Coyer, J.A., D.L. Robertson, R.S. Alberte. 1995. Genetic variability and parentage in Macrocystis pyrifera (Phaeophyceae) using multi-locus DNA fingerprinting. J. Phycol. 31:819-823.
Coyer, J.A., D.L. Robertson, and R.S. Alberte. 1994. Genetic variability within a population and between diploid/haploid tissue of Macrocystis pyrifera (Phaeophyceae). J. Phycol. 30:545-552.
Urbach, E., D.L. Robertson, and S.W. Chisholm. 1992. Multiple origins of prochlorophytes revealed by 16s rRNA phylogeny. Nature. 335:267-270.
Swift, H. and D.L. Robertson. 1991. Structural aspects of a Prochloron-tunicate symbiosis. Symbiosis. 10:95-113.
Bray, R.N., A.C. Miller, S.C. Johnson, P.R. Krausse, D.L. Robertson, A.M. Westcott. 1988. Ammonium excretion by macroinvertebrates and fishes on a subtidal rocky reef in southern California. Mar. Biol. 100:21-30.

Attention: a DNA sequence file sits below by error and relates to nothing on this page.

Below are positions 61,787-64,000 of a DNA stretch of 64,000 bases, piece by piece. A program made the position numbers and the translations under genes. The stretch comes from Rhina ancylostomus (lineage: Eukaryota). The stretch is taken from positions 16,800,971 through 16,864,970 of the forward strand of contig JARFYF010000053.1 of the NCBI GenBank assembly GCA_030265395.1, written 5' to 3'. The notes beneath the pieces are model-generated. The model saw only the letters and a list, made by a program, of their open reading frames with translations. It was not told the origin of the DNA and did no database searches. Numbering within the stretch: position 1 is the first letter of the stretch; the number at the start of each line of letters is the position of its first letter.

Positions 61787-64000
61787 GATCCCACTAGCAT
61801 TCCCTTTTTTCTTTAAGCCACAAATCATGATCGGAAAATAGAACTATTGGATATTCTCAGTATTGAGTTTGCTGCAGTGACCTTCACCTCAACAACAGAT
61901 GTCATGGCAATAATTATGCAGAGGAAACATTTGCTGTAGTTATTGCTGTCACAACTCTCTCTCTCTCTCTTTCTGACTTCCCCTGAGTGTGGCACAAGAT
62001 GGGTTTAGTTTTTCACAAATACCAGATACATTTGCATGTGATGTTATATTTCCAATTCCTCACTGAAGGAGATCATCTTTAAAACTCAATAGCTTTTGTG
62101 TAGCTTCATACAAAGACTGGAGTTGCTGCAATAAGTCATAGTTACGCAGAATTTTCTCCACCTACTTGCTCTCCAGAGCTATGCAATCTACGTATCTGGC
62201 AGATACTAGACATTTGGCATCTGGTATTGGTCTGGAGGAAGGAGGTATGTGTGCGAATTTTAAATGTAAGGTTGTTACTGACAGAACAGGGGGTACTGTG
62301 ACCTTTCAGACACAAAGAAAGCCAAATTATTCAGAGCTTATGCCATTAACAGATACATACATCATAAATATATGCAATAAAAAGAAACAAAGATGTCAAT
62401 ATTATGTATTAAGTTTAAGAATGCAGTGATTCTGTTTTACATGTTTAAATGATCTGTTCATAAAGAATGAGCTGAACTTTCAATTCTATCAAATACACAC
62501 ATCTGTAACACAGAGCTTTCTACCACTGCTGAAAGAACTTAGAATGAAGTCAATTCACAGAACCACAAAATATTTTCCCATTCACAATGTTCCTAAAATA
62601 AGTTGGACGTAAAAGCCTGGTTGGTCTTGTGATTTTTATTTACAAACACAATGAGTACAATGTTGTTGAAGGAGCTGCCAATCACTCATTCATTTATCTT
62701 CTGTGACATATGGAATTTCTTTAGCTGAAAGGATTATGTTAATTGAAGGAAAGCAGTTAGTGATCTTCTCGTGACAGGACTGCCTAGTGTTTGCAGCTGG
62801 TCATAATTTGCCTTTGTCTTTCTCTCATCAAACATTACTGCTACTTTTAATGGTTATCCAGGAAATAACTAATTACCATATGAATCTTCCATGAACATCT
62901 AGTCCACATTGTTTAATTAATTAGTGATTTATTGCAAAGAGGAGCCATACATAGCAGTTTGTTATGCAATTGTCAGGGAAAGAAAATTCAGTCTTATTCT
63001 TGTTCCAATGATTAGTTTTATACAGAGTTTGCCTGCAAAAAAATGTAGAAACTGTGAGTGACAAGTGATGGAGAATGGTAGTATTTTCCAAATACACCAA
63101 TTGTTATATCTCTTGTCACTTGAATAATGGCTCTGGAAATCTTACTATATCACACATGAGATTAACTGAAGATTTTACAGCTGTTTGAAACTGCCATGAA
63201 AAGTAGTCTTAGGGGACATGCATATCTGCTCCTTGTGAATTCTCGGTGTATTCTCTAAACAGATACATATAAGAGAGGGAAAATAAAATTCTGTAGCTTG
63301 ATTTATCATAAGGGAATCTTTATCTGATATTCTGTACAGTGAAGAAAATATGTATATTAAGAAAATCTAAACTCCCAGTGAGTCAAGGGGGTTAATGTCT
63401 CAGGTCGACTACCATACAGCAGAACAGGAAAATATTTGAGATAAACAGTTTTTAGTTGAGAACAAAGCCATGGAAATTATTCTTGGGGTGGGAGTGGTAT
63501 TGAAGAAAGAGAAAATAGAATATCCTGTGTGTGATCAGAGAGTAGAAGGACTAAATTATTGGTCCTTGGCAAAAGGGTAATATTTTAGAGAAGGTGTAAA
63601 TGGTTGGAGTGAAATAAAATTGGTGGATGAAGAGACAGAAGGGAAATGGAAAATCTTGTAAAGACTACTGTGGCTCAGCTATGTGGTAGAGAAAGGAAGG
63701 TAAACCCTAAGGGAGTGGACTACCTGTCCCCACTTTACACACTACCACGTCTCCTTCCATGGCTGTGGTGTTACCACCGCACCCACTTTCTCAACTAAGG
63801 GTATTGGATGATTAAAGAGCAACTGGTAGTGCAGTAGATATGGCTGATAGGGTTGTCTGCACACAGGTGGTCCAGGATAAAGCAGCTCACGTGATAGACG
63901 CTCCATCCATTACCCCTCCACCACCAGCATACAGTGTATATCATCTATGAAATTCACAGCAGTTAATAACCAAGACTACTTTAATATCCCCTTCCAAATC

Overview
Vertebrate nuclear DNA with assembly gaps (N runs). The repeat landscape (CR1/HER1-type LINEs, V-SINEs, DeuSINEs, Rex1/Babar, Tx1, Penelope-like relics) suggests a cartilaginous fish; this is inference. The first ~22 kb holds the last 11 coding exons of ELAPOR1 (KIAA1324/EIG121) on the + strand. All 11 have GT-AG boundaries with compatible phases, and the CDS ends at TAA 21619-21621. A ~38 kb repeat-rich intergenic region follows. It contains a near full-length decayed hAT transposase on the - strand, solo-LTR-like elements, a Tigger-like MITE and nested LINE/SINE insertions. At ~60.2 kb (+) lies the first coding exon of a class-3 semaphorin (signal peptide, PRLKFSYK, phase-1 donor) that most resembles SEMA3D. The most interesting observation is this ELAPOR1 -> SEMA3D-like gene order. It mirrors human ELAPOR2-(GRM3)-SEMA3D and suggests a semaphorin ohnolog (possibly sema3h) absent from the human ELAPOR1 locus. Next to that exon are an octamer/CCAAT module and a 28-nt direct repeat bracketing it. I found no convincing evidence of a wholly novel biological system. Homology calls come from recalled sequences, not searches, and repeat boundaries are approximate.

Zimmerman, R.C. and D.L. Robertson. 1986. Effects of El Nino on local hydrography and growth of the giant kelp, Macrocystis pyrifera, at Santa Catalina Island, California. Limnol. Oceanogr. 30(6):1298-1302.
Robertson, D.L. 2005-2007. REU Supplements for CAREER: Nitrogen Assimilation in Marine Algae: Evolution, Physiology, and Educational Opportunities. National Science Foundation. (Total Funded: $23,340)
Foster, S.A., Livdahl, T., Robertson, D.L., and Hibbett, D.S. (co-directors). January 2006. Complementary Curricular Networks: Tools to Enhance Undergraduate Biology Education. (Funded: $300,000)
Livdahl, T. (PI) and Robertson, D.L. (Co-PI). June 2005. Ecology of large and small scale mosquito invasions. NIH, Academic Research Enhancement Award (Funded: $216, 900, 36 mos)
Robertson, D.L. March 2003. CAREER: Nitrogen Assimilation in Marine Algae: Evolution, Physiology, and Educational Opportunities. National Science Foundation. (Funded: $541,433, 60 mos).
Robertson, D.L. July 1997. Translational regulation of a circadian expressed protein. Individual National Research Service Award, National Institutes of Health. (Funded: $87,168, 36 mos.)